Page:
“Ayurveda is for everyone,” Logan Armstrong says. “It’s preventative health that can be implemented into anyone’s lifestyle.”Ayurveda prompts us to identify both the natural, balanced state of doshas that we are born with (called prakrati) and our current, out-of-balance state of doshas (known as vikruti). Logan offers 8 and 16 week programming for one-on-one clients and a number of group offerings. Read on to get an introduction to Ayurveda and Logan’s work.
“I’ve always had a fearless disposition. I will go do anything, anywhere, if I feel drawn to it.”
After spending a short time at college in Charleston, transferring to a triage school outside of Asheville, and completing her yoga teacher immersion training at 21 years old, Logan Armstrong (then Brookbank) knew where she was being called.
After hearing about Ayurveda during yoga training, it was like a lightbulb went off in her head. All of her experiences had undoubtedly led her to that moment. “I was like, I have to do this. I already know this. I must have done this for lifetimes. This is my path! It was so clear to me.” She quickly packed her bags, re-routed her college fund money, and made her way to Dr. Vasant Lad’s Ayurvedic Institute to study the “science of life” and spiritual coaching.
After the completion of her two-year program, Logan landed back in Cincinnati with every intention to leave again as soon as possible. Fate, of course, had other plans. While working at Essencha Tea House in Oakley, she met her husband Jonas. She began seeing Ayurvedic clients at the teahouse and other spots around the city, waiting tables at a local restaurant, working with her father-in-law Dr. Jack Armstrong at Whole Care Chiropractic, and teaching yoga at the Breathing Room. Every person and opportunity was a learning moment for her as a practitioner. It was only a matter of time before her practice, Flourish Ayurveda, was born and took up residence in the Breathing Room.
“The name ‘Flourish’ came to me, actually, when I was in Colorado, a long time ago. That’s ultimately what Ayurveda provides for people: this flourishing of the soul and dismantling of their belief systems and conditioning.”
Thank goodness Logan didn’t leave Cincinnati. She’s been coaching clients, hosting retreats, guiding cleanses, performing energy healing, and much more for nine years. People seek out Flourish and Logan for an alternative approach to healing. Some clients come with specific health concerns like hormone imbalances, digestive issues, depression, and self-sabotage. Others know that something in their life needs to change, but they’ve either tried everything else to no avail or they don’t know where to start.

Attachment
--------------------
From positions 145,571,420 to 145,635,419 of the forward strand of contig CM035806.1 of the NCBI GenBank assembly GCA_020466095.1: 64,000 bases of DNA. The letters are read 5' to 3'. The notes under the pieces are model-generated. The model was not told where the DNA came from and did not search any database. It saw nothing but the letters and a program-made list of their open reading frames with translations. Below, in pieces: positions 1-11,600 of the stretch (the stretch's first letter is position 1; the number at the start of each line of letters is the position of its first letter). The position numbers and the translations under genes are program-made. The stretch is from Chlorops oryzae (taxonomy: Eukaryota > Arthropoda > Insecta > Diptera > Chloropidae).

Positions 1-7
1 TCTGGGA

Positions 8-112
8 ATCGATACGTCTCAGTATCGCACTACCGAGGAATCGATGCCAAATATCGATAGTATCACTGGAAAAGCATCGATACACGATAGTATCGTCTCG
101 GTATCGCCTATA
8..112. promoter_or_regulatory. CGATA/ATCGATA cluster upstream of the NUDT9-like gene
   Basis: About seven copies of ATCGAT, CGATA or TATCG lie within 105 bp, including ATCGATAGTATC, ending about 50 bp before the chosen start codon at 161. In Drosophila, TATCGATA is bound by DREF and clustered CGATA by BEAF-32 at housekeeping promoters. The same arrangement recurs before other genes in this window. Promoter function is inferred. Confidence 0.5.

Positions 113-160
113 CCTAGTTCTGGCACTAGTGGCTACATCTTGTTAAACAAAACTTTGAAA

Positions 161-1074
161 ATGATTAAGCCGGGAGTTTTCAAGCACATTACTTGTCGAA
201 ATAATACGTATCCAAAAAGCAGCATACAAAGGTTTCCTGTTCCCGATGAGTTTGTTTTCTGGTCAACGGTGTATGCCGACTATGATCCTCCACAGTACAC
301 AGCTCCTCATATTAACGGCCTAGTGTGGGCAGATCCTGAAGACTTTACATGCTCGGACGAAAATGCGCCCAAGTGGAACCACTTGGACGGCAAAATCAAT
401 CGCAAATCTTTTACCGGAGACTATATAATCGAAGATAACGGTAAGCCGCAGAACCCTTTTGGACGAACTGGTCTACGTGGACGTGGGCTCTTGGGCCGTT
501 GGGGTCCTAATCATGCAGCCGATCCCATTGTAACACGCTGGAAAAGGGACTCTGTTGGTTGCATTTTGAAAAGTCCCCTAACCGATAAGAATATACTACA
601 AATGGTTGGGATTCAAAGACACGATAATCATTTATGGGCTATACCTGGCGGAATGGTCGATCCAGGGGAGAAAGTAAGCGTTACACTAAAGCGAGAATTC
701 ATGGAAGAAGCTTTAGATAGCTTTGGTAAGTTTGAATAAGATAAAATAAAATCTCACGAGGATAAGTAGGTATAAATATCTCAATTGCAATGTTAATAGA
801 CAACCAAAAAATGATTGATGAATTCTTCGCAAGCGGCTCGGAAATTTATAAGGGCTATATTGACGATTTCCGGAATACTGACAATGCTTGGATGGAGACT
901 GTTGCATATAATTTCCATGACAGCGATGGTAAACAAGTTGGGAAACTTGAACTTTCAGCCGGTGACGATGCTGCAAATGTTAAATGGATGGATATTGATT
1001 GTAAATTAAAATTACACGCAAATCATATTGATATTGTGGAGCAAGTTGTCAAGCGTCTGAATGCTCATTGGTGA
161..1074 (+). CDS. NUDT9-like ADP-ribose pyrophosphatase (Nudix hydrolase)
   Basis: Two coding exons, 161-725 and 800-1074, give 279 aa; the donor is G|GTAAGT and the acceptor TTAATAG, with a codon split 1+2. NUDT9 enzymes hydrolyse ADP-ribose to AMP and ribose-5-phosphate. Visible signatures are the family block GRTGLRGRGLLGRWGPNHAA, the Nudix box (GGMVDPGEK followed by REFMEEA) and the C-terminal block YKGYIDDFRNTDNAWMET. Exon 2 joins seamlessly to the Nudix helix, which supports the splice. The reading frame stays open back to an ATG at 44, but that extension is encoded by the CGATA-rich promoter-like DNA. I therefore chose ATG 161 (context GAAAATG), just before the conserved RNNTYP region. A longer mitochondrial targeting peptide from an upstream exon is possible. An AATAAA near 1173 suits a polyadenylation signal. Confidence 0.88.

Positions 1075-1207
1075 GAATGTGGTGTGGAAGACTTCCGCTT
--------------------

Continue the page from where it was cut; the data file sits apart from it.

Healing, with Ayurveda as the vehicle, is deeply spiritual. “When you don’t process an emotion, it gets stuck. And then it creates disease. Disease is unprocessed emotion.” We’re all guilty of what Logan refers to as “spiritual bypassing.” Only when you reach the root cause and spend time processing can transformation begin. Logan holds that space, gratefully, as her life’s work.
I was honored to sit with Logan over matcha at Bean & Barley to learn a little more about Ayurveda and Flourish.
Where did Ayurveda come from?
Ayurveda may seem like a “trendy” path to wellness, but it’s quite ancient. “I love the history of Ayurveda. It’s really thought to be an eternal science, meaning that it’s always existed in the consciousness,” Logan explained. 5,000 years ago mystic Indians “downloaded” divine knowledge; meaning that information was given to them by source energy, or the creator. These mystics followed the rhythms of the moon and the sun, they planted herbs, and they learned how to heal themselves and thrive using this knowledge. Later, the concepts were recorded as what we now know to be the “vedic texts;” the philosophy which guides Ayurvedic practices today.
How can we use Ayurveda?
“Ayurveda is for everyone,” Logan says. “It’s preventative health that can be implemented into anyone’s lifestyle.” It helps us sync up with our natural state, honor our strengths, and maintain balance by identifying imbalance. As busy women (and men), we often feel out of whack as we try to juggle commitments and constant change. Ayurveda can deepen our understanding of the strong connection between our bodies and the elements. The more awareness we have, the better balance we can achieve. One of the first steps is to understand the doshas.
What are these doshas?
Each dosha – Vata, Pitta, and Kapha – embodies a combination of the elements and their qualities. The three doshas stem from the five elements Ether, Air, Fire, Water, and Earth and their related qualities. Here’s a little breakdown:
- Ether + Air (dry, cold, mobile, fast, moving, rough, light)
- Fall and every change of season is Vata
- Vata is our creative energy; spontaneity; mystery
- Fire + Water (hot, sharp, oily, transforming, light, sour)
- Summer is Pitta season